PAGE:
Instead, if we want to harness market forces to help consumers, we need to turn to the market Equifax really cares about: the stock market. Equifax’s executives receive stock-based compensation, and Equifax’s shareholders will demand new management if stock prices falter. A key component of those share prices is Equifax’s ability to pay out cash dividends, something it has done multiple times a year every year for the past 100 years, including as recently as August 4th, 2017.

Thus, it’s possible to tie Equifax’s stock price to consumer welfare metrics through legislation. Here’s how: Congress could restrict Equifax’s ability to pay shareholder dividends and for executive stock options to vest unless Equifax meets certain consumer performance metrics. These metrics could be things like a record of data security, a minimum accuracy threshold for credit reports, response time at call centers, etc. The details could be worked out and implemented by a regulatory agency; the key idea is to require Equifax to treat consumers right if it wants to pay out funds to shareholders or to allow its executives to cash in on stock options. Consumers would have priority over shareholders, and because Equifax cares about pleasing its shareholders, it will have to take care of consumers first. If Equifax doesn’t treat consumers right, it won’t be able to pay out dividends, so its share price will fall, which will make it more likely that investors will push for a change in management. This calculus will incentivize managers to ensure that Equifax meets its consumer performance metrics.

If this sort of regulatory regime sounds familiar, it’s because some states already do something like this for public utilities. Some public utility commissions have the power to restrict utilities from paying dividends to shareholders unless they have satisfied various consumer service metrics. The execution of public utility regulation often leaves something to be desired, but the basic logic is sound: public utilities have a monopoly over service provision, so they are not subject to normal market discipline when dealing with consumers because consumers can’t take their business elsewhere. Dividend restrictions substitute for missing market discipline by ensuring that utilities’ stock prices are tied to consumer welfare.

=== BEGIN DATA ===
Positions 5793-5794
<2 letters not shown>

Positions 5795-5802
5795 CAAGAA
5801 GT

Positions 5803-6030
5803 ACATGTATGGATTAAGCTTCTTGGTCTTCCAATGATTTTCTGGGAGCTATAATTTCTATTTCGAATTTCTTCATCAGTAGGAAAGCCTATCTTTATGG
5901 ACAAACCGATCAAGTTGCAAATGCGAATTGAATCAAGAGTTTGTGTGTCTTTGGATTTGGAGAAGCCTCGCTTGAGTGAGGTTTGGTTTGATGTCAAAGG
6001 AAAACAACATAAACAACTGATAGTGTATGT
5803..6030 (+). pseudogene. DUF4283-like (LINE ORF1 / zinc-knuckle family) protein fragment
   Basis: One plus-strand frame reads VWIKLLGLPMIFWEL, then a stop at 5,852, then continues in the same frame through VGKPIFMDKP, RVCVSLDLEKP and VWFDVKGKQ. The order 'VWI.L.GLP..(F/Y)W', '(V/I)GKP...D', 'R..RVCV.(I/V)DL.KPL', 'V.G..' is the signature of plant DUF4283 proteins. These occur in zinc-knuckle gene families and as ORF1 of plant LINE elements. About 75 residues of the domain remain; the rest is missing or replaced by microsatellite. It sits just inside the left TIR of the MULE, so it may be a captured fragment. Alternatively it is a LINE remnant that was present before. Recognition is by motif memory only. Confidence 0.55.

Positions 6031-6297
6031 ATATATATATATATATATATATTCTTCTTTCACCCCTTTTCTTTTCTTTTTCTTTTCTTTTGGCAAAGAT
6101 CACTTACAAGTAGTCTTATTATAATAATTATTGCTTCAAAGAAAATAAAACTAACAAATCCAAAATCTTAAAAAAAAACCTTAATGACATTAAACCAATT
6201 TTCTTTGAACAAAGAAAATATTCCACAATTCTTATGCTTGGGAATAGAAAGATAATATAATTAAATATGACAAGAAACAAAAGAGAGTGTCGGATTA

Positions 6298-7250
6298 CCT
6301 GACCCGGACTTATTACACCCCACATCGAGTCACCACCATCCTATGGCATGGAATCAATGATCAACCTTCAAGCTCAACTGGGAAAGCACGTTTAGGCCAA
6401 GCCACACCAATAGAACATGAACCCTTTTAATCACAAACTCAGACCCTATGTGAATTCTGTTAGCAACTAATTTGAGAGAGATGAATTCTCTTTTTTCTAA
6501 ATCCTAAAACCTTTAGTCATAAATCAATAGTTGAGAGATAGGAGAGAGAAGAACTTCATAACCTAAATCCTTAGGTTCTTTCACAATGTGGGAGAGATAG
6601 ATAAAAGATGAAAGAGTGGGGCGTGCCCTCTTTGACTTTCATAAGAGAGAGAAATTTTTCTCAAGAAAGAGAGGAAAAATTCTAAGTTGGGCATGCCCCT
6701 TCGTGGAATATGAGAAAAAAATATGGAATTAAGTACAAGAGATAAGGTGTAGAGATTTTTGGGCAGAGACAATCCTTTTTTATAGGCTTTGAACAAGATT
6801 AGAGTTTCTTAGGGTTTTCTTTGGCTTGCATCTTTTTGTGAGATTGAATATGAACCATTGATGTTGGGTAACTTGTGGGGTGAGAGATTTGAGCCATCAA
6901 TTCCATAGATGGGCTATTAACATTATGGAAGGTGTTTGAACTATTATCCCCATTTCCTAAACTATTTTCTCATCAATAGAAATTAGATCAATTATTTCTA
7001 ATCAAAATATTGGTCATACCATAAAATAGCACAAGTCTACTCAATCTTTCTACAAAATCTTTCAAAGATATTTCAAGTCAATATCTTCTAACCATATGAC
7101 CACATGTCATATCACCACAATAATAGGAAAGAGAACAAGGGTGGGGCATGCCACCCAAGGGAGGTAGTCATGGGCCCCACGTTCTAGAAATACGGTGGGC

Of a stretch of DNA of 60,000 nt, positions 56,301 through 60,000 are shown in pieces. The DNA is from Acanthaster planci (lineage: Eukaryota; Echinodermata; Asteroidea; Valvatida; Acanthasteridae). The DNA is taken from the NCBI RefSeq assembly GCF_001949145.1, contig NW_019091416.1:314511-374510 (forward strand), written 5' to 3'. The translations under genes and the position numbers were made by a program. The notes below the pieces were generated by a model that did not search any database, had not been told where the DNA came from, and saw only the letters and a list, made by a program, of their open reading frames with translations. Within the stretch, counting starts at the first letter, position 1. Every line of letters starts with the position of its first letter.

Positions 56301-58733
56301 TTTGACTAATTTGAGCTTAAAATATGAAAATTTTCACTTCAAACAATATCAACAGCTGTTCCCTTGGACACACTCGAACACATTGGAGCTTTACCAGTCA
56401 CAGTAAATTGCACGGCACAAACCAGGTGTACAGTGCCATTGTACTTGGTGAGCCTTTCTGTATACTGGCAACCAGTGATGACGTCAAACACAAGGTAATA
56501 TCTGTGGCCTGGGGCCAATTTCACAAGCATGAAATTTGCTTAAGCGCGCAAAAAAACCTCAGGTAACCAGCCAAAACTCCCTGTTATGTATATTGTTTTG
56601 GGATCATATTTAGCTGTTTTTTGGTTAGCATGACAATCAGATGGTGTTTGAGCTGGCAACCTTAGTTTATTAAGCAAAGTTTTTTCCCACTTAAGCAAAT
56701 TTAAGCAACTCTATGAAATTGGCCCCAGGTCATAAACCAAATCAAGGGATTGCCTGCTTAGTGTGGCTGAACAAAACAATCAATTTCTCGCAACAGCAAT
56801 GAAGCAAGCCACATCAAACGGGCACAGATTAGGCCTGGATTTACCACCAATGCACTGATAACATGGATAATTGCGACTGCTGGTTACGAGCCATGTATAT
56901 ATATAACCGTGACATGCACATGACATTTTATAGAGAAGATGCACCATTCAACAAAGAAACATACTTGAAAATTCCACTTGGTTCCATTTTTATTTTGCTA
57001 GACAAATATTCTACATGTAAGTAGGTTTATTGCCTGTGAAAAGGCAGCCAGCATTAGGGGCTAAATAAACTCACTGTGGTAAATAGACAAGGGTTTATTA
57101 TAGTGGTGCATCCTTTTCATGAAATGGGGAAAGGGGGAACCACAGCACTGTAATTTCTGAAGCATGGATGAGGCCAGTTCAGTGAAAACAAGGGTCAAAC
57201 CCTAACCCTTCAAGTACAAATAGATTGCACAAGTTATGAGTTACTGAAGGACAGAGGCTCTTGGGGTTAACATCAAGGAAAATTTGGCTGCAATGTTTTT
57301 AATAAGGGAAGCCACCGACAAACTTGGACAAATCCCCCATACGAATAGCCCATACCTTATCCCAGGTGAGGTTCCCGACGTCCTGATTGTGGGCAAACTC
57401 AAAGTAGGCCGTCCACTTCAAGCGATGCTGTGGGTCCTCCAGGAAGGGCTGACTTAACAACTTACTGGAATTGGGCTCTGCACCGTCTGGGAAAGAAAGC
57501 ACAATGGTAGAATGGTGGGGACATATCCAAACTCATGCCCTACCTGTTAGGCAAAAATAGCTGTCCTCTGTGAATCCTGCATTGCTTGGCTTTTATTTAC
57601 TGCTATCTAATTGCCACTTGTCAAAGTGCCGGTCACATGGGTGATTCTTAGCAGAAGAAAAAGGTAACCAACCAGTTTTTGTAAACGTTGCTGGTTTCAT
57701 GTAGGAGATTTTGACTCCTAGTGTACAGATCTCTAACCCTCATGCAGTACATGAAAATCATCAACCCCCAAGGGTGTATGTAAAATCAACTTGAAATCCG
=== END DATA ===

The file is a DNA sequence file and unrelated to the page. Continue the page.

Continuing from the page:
Credit reporting agencies present an analogous situation. Equifax and the other credit reporting agencies get their business in no small part because federal regulations, much as public utilities are granted their concession by regulation. Fair lending laws encourage the use of credit reports and credit scores by lenders because they offer a more objective measure of evaluating borrowers that is less susceptible to discriminatory action. Federal law generally requires creditors to get consumer consent before sharing their information with unaffiliated parties, but specifically excepts credit reporting, thereby ensuring that Equifax can obtain consumer data in the first place. Because of the role of federal regulation in facilitating Equifax’s business, it is hardly unreasonable for Congress to condition Equifax’s receipt of these benefits upon putting consumers first.

Credit bureaus are an essential part of America’s economic infrastructure, just like the power company or the water company. It’s time we regulate credit bureaus in the public interest like the public utilities they are.